Synopses & Reviews
The Twin Novae battle had been one of the last of the Idiran war, and one of the most horrific: desperate to avert their inevitable defeat, the Idirans had induced not one but two suns to explode, snuffing out worlds and biospheres teeming with sentient life. They were attacks of incredible proportion -- gigadeathcrimes. But the war ended, and life went on.
Now, eight hundred years later, light from the first explosion is about to reach the Masaq' Orbital, home to the Culture's most adventurous and decadent souls. There it will fall upon Masaq's 50 billion inhabitants, gathered to commemorate the deaths of the innocent and to reflect, if only for a moment, on what some call the Culture's own complicity in the terrible event.
Also journeying to Masaq' is Major Quilan, an emissary from the war-ravaged world of Chel. In the aftermath of the conflict that split his world apart, most believe he has come to Masaq' to bring home Chel's most brilliant star and self-exiled dissident, the honored Composer Ziller.
Ziller claims he will do anything to avoid a meeting with Major Quilan, who he suspects has come to murder him. But the Major's true assignment will have far greater consequences than the death of a mere political dissident, as part of a conspiracy more ambitious than even he can know -- a mission his superiors have buried so deeply in his mind that even he cannot remember it.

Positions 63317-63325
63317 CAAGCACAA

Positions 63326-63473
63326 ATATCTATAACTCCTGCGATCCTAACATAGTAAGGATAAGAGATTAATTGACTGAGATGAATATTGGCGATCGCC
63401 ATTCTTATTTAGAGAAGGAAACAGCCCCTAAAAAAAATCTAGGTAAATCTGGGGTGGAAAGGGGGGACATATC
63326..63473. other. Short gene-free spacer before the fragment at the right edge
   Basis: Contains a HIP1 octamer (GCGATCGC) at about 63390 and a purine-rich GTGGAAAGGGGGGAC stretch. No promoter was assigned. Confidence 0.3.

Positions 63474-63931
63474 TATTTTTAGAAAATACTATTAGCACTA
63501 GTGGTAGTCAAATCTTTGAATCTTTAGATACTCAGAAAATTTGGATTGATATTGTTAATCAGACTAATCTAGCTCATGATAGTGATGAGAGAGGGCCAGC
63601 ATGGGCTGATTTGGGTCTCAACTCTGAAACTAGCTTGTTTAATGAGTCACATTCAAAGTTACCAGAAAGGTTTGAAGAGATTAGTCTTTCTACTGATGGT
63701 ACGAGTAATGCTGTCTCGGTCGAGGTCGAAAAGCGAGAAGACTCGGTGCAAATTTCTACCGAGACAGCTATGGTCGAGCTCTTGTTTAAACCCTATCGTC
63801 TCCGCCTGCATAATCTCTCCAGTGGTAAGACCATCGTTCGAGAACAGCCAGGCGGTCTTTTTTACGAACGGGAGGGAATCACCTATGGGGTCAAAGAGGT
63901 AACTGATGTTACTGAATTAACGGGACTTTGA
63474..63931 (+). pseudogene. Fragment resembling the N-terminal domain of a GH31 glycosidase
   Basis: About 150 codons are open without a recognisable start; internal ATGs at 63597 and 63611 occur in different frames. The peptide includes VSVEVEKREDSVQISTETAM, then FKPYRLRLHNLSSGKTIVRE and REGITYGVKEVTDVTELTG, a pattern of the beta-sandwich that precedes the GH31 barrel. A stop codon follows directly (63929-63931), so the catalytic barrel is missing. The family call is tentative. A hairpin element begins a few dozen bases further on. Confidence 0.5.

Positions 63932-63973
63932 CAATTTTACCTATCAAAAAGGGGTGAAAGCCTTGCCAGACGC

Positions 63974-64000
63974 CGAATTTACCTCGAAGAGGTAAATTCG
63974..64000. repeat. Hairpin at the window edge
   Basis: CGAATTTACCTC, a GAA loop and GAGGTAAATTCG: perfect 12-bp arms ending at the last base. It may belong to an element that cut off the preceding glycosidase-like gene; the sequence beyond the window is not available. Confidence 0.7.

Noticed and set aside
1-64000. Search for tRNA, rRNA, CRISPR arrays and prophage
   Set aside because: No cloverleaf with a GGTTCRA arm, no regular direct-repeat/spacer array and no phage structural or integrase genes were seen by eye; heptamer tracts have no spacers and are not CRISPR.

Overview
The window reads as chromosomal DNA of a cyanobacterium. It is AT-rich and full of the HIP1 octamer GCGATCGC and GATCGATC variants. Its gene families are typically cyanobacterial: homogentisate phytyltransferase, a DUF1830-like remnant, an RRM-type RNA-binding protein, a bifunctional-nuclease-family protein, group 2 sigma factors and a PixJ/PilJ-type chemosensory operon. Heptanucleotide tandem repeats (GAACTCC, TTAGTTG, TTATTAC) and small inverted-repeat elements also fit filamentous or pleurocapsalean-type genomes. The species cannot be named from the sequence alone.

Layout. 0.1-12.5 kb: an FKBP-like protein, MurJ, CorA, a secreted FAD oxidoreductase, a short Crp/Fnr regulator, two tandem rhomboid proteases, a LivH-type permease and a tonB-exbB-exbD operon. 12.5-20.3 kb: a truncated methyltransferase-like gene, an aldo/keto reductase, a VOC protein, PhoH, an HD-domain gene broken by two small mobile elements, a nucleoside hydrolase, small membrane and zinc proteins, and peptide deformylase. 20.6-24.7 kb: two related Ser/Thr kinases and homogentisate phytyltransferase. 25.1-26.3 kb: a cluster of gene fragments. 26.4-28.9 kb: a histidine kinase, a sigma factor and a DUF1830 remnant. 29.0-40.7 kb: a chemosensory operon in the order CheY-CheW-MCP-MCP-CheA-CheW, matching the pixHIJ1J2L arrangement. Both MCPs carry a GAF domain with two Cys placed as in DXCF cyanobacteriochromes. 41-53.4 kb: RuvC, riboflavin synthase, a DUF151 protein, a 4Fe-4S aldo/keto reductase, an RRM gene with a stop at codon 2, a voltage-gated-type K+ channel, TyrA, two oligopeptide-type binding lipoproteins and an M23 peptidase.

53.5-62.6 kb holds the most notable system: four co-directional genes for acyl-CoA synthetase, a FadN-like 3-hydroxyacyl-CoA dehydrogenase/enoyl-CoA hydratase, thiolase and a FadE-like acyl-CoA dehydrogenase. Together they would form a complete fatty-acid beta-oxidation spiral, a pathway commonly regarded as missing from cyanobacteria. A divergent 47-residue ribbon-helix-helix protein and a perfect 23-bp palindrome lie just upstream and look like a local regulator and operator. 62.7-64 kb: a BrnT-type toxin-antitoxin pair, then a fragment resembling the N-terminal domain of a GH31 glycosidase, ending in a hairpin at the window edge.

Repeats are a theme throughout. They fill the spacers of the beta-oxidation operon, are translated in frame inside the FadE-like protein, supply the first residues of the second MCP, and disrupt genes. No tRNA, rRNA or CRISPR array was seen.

Hailed by SFX magazine as "an excellent hopping-on point if you've never read a Banks SF novel before," Look to Windward is an awe-inspiring immersion into the wildly original, vividly realized civilization that Banks calls the Culture.
The New York Times Set in a far-future, multi-species galaxy rife with hope and despair, this sophisticated space opera deals artfully with the appeal of terrorism and the necessary dangers of a free society....Banks writes with a sophistication that will surprise anyone unfamiliar with modern science fiction.
Starburst Banks' mind-expanding future history is unrivaled for imaginative sweep, startling ideas, and savage but wry sense of humor. One of the very best just got even better.
Locus Look to Windward is a serious novel [yet] levity and humor seep through the cracks... it is elegant, moral, funny. What more could a reader ask?
The Guardian (U.K.) Like some latter-day Isaac Asimov, [Banks writes] space operas, complete with galactic civilizations, mighty spaceships, and brains the size of planets... Banks has tremendous fun....He crams in his beloved battle scenes, wickedly named space-ships (I Blame the Parents; Lapsed Pacifist; Now Look What You Made Me Do...)... and all the time Banks keeps ratcheting up the suspense.
SFX A page-turner of reader's crampinducing intensity....A book that could only be harder to put down if it was superglued to your fingers...Look to Windward is a work of genius.
Originally published: Great Britain: Orbit, 2000.
About the Author
Iain M. Banks, one of the United Kingdom's most popular authors of science fiction, has written such highly regarded novels as Consider Phlebas, Excession, and Inversions. As "Iain Banks" he also writes more mainstream fiction, including such novels as The Wasp Factory and A Song of Stone. He lives in Scotland.